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Be part of News Engagement

Where do you get your news? Do you even bother with news?

The answers to these questions are the main reason more and more college campuses are taking part in News Engagement.

Despite the 24/7 global news cycle, keeping up with current events has become less and less important to Americans. Trust in news media is at an all-time low and artificial news is worldwide.

The Association for Education in Journalism and Mass Communication created News Engagement Day in 2014 to encourage people of all ages to become better informed by reading, watching, listening to, and discussing news as well as learning more about journalism’s purpose and principles in a democratic society. UAS joined the effort in Fall 2017 and will take part again on Oct. 2, 2018.

According to the Pew Research Center, only 27 percent of 18 to 29 year-olds regularly seek out daily news. About 46 percent of those ages 30 to 49 say they follow news all or most of the time. Compare that to 1972 when 46 percent of 18-22 year-olds and 74 percent of those in their mid-30s read a newspaper daily.[1] Pew Research also tells us that a third of young adults get their news from social media, thus, the so-called filter bubble, or echo chamber!

UAS has pledged to work on changing these statistics. I hope all faculty will use their classrooms to engage more students in daily news. Teach them how to fact check stories, avoid “alternative facts” and fake news, especially as it relates to your discipline. Help students understand the difference between news reporting, opinion and commentary. In short, help them become more media literate. To do that, you will find resources, activities, research tips, and fact-checking materials on the following pages.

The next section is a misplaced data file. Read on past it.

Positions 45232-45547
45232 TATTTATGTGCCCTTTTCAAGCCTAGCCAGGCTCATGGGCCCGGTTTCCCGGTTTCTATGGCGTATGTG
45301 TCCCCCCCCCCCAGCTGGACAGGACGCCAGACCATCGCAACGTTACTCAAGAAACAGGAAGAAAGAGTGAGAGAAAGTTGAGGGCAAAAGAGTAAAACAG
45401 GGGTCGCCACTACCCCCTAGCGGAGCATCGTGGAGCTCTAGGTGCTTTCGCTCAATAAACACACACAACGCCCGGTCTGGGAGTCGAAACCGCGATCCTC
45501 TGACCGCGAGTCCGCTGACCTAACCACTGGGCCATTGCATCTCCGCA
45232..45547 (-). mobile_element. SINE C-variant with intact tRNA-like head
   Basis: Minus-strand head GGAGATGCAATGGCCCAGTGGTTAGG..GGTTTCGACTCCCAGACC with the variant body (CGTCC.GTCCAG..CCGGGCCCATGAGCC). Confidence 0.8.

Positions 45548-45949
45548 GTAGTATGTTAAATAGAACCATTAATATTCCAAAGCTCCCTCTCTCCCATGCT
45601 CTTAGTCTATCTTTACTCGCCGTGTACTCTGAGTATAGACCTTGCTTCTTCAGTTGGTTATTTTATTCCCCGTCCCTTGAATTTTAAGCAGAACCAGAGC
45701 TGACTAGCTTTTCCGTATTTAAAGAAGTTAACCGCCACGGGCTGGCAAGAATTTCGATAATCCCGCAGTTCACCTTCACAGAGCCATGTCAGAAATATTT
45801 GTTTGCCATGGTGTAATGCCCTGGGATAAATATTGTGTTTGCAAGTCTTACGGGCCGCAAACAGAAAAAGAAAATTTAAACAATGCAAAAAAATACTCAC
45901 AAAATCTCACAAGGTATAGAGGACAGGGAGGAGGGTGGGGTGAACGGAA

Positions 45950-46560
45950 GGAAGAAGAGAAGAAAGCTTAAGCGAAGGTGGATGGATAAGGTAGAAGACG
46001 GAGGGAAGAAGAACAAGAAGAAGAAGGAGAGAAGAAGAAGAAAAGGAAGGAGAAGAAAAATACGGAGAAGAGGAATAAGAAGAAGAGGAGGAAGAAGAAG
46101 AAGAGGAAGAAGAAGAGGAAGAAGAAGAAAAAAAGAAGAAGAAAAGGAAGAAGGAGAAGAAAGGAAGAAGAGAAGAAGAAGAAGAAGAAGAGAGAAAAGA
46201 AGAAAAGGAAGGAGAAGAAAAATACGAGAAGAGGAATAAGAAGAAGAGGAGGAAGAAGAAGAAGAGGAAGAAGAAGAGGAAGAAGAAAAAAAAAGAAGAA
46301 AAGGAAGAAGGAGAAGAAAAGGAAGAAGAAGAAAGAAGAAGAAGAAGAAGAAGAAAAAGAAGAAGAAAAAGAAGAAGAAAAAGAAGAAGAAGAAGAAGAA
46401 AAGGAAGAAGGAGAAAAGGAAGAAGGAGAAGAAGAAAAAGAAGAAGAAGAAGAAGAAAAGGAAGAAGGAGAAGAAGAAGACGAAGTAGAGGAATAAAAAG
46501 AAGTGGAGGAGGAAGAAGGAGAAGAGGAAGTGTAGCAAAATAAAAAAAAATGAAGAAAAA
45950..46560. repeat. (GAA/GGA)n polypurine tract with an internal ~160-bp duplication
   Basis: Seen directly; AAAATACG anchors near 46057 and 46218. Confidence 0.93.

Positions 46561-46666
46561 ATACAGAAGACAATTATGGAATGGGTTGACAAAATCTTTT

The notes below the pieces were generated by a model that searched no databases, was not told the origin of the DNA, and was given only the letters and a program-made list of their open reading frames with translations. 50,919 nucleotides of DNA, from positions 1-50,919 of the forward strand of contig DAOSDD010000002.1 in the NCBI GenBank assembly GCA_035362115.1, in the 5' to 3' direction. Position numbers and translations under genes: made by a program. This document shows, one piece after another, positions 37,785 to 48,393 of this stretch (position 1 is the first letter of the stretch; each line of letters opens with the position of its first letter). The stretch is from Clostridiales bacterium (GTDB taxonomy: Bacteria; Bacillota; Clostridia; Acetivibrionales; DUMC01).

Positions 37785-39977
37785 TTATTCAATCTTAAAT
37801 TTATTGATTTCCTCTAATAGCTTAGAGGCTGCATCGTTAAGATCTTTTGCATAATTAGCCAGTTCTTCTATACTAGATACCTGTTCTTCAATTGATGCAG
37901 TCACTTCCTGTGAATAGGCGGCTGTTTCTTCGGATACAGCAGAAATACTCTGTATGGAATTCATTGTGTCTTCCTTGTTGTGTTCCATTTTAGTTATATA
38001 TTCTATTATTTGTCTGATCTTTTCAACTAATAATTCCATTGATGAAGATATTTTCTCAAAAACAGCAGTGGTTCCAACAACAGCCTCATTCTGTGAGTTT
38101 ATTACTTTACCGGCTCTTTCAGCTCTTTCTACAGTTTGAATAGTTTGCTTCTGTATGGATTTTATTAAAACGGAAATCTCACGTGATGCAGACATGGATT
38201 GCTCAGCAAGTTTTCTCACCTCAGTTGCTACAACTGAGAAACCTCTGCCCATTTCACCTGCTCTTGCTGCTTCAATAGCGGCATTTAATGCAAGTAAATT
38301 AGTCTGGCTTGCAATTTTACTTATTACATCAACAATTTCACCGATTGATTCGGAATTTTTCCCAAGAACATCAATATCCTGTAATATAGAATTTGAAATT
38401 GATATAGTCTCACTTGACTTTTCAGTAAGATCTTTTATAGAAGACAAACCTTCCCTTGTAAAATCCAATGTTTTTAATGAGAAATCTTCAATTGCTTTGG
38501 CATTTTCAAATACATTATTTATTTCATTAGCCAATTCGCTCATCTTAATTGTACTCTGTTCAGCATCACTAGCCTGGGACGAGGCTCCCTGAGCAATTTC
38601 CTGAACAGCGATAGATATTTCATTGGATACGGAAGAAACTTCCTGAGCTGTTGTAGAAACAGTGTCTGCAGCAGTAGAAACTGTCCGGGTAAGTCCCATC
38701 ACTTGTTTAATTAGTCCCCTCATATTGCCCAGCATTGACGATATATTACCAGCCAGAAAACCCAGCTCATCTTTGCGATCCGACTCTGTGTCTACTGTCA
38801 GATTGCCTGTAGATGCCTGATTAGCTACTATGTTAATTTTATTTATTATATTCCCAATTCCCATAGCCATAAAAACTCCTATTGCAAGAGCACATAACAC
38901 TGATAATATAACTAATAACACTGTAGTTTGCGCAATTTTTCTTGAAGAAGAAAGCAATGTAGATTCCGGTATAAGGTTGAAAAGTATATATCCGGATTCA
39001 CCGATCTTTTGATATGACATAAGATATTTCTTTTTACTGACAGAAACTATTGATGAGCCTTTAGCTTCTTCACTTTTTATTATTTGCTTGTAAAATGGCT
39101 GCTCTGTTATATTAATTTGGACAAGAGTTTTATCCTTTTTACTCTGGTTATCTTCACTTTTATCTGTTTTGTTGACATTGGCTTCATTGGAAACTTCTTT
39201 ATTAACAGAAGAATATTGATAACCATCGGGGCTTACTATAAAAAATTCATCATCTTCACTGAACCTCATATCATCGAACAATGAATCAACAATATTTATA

While News Engagement Day is an annual global event on the first Tuesday of October, news engagement should be every day. We hope that will be true at UAS!

Thank you for making UAS part of the solution to what is quickly becoming an uninformed, media illiterate society!

[1] Mindich, David T.Z., Tuned Out: Why Americans Under 40 Don’t Follow the News, New York: Oxford University Press, 2005, p 28.

Rosemarie Alexander, Ph.D.
Assistant Professor, Communication

News Engagement Resources

Media Research

News Engagement / News Literacy



News Associations

Journalism Ethics

First Amendment / Press Advocacy

Other Resources

Media Access / Traditional Sources

Major broadcast and cable news networks

In Juneau

Media Reporters to Follow

  • @brianstelter (Brian Stelter, Sr. Media Correspondent and Host, “Reliable Sources,” CNN)
  • @jimrutenberg (Jim Rutenberg, Media Columnist, New York Times)
  • @DylanByers (Dylan Byers, Sr. Reporter for Media & Politics, CNN)
  • @Sulliview (Margaret Sullivan, Media Columnist, Washington Post)
  • @davidfolkenflik (David Folkenflik, Media Correspondent, NPR)

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